Lalla Lee and I were blessed to assist Dr. Edda Fields-Black research some ACE Basin history recently.

From left: Lalla Lee Campsen, Arthur Williams, Dr. Edda Fields-Black, Chip Campsen, Charles Fields, Dr. Ann Kulze

Dr. Fields-Black is a history professor at Carnegie Mellon University, with roots in the ACE Basin. She is writing a history of the June 2, 1863, Combahee Ferry Raid in which over 700 African-American slaves were freed by two Union gunboats under the command of Col. James Montgomery. The raid was led by Harriet Tubman, often referred to as “the Moses of her people” for tireless efforts to free slaves through the Underground Railroad.

Lalla Lee and I arranged for Dr. Fields-Black to record oral history from Arthur Williams of Dale, Beaufort County, whom we have hunted with for decades; and, Charles Fields of Green Pond, Colleton County. Charles is the son of Lucille Fields Grant who has been a friend of our family for decades.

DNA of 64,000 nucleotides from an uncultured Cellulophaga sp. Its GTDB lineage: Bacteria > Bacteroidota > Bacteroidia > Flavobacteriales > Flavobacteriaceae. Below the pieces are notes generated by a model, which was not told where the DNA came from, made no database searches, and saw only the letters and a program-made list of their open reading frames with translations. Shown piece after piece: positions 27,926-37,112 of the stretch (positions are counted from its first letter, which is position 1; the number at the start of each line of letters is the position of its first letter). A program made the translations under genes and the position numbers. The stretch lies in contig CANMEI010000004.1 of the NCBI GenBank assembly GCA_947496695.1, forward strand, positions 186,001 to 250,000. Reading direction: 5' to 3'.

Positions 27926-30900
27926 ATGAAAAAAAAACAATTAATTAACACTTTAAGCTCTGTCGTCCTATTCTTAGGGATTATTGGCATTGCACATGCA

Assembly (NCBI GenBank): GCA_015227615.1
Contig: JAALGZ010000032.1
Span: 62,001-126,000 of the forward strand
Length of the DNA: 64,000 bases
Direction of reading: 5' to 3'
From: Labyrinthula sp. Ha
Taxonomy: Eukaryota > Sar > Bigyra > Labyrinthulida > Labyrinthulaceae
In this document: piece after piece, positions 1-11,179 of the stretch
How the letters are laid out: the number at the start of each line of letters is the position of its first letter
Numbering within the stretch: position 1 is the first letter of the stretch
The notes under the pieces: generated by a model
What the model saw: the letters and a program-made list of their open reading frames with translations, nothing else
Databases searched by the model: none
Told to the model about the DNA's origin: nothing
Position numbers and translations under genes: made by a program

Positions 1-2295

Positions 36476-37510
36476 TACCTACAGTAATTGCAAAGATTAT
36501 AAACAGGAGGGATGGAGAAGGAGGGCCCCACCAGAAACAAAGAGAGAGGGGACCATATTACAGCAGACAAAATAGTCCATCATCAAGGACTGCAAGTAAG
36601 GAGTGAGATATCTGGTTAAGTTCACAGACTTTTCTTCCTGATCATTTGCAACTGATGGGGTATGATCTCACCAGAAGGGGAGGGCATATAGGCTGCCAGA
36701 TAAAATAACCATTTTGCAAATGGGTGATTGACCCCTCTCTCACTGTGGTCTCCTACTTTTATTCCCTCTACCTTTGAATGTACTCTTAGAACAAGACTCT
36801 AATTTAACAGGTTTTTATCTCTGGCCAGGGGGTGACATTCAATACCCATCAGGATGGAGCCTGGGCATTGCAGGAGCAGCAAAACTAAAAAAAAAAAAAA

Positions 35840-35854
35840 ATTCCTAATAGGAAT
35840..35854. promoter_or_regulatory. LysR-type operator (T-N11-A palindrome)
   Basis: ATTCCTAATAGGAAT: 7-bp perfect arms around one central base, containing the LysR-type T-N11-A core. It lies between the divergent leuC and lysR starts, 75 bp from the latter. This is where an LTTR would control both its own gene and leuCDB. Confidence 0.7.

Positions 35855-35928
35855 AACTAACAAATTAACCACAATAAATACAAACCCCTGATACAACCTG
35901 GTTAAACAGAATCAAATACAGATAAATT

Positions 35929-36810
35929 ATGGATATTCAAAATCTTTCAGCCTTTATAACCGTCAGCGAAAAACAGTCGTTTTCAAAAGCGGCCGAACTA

Lalla Lee led Dr. Fields-Black deep into the forest to grave stones of participants in the Combahee Ferry Raid. Dr. Fields-Black became emotional when she discovered gravestones of leaders of the raid whom she has been researching for years.

Dr. Ann Kulze of Charleston also rendered assistance to Dr. Fields-Black’s research.

Most touching of all was when our respected friend, Arthur Williams, shared the photograph of his great-great grandmother, Rebecca Simmons, who was freed in the raid. She was taken to Tabernacle Baptist Church in downtown Beaufort, which was under Union control at the time. Rebecca Simmons ultimately made her way to Edisto Island where she lived the remainder of her life as a freed woman.

Photograph of Rebecca Simmons

A very meaningful experience for all!

– Chip Campsen